Failure mechanisms and mechanisms-based life predictions for electron beam physical vapor deposition thermal barrier coatings

Date of Completion

January 2005


Engineering, Metallurgy|Engineering, Materials Science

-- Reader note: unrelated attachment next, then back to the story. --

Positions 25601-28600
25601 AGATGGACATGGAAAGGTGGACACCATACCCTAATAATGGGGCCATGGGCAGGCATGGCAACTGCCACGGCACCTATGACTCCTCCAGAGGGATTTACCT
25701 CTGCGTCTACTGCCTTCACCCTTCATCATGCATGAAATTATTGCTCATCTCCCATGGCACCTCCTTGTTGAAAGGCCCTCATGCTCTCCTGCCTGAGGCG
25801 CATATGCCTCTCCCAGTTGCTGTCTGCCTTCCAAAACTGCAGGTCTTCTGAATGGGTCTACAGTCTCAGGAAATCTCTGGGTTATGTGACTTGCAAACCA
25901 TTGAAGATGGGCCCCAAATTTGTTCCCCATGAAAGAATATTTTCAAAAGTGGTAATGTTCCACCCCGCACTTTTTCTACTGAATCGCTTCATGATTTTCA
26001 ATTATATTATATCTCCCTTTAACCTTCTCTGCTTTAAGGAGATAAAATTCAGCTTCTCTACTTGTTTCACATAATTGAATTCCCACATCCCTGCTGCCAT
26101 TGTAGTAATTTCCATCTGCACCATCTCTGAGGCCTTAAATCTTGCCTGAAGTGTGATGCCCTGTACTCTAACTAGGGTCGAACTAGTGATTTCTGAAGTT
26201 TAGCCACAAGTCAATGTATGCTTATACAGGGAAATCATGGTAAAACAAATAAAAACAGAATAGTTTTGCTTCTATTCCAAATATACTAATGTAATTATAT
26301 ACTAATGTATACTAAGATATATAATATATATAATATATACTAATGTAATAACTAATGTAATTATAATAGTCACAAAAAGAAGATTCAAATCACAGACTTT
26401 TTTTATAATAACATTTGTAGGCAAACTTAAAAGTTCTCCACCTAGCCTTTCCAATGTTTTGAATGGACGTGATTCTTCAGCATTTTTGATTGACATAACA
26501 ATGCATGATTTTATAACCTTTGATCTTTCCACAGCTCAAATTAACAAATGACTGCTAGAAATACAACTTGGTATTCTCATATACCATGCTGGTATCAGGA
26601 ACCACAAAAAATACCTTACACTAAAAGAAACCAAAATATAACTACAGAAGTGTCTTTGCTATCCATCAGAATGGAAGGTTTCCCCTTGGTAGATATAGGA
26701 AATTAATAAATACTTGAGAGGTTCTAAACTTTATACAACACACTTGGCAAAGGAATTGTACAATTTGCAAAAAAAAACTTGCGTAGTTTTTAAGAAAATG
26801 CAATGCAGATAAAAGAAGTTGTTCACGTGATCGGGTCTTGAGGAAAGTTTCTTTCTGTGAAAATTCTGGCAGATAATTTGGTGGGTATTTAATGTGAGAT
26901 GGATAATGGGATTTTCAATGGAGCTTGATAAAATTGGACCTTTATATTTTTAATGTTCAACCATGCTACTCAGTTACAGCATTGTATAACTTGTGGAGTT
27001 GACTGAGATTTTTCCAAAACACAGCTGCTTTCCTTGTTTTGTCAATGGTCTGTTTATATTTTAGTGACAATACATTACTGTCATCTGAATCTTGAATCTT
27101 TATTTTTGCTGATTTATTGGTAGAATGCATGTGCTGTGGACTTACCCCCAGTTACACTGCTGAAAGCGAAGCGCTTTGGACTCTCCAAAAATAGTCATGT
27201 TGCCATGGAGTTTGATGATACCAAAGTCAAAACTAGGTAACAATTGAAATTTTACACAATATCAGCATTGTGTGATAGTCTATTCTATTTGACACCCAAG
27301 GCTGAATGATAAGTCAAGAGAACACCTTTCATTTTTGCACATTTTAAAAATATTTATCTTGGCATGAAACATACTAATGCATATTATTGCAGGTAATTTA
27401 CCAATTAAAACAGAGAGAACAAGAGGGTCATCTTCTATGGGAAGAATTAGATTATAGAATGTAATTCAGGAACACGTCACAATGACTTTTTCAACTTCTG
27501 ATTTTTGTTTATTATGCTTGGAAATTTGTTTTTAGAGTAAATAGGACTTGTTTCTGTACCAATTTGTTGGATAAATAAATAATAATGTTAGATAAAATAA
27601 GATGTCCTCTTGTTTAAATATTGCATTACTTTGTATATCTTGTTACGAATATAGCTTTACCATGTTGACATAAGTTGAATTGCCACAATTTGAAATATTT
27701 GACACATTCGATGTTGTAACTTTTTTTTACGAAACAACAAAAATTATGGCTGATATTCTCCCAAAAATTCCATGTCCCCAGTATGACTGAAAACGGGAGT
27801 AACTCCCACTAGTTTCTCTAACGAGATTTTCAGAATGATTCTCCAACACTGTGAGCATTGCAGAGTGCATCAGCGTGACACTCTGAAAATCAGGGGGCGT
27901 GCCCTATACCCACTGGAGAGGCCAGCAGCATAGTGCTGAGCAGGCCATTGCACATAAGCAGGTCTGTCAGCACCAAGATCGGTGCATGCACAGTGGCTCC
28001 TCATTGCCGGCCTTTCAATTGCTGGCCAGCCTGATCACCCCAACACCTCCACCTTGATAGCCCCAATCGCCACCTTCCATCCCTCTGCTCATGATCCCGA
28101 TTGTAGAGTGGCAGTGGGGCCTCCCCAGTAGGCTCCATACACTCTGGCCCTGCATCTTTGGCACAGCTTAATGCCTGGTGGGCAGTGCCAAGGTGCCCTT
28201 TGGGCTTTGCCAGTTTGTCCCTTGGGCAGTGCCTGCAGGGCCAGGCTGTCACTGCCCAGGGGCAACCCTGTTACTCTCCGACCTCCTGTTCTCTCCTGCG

This research is designed to define failure mechanisms and to develop and experimentally validate non-destructive life prediction methodologies for electron beam physical vapor deposition (EB-PVD) thermal barrier coatings (TBCs). It is shown that for the two TBCs of this study ((Ni,Pt)Al and NiCoCrAlY bond coated TBCs) different failure mechanisms are exhibited, and therefore, the selected life prediction methodologies are accordingly different. ^ For the (Ni,Pt)Al bond coated TBC tested at three temperatures, progressive rumpling of the thermally grown oxide (TGO) and bond coat interface is responsible for the failure at a critical rumpling value. Rumpling is a single value function of TGO thickness, suggesting that TGO growth strains are critical to rumpling, and the TGO growth controls rumpling, which in turn controls spallation life. Associated with rumpling, the TGO stress, as measured by the Photoluminescence Piezospectroscopy (PLPS) technique, decreases linearly with thermal cycles. Longer life specimens exhibit shallower slopes. ^ The relationships among rumpling rate, stress relaxation rate and spallation life are defined: as temperature increases, rumpling and stress relaxation rates increase, and spallation life decreases. The rumpling of the TGO provides a physical basis for use of TGO stress measurements as a non-destructive method for TBC damage initiation, progression and life prediction. ^ Temperature-blind remaining life predictions were made successfully using regression and neural network methods based on only TGO stress measurements at three temperatures. The lowest root mean square error for the prediction using neural networks and regression methods was 6.6% and 14.7%, respectively. ^ Bimodal luminescence spectra, obtained using PLPS, are shown to be related to TGO cracking. The degree of cracking increases initially as &thetas;- transforms to α-Al2O3, then decreases as the cracks heal, and then increases again prior to spallation. Area stress maps, based on the bimodal luminescence and average fraction of bimodal spectra with cycles, show damage progression and have the potential for non-destructive prediction of spallation failure. ^ For NiCoCrAlY bond coated TBCs, damage initiates at localized debonds at the TGO/bond coat interface due to an increasing out-of-plane tensile stress. The spallation of the coating is driven by the strain energy stored in the TGO. (Abstract shortened by UMI.)^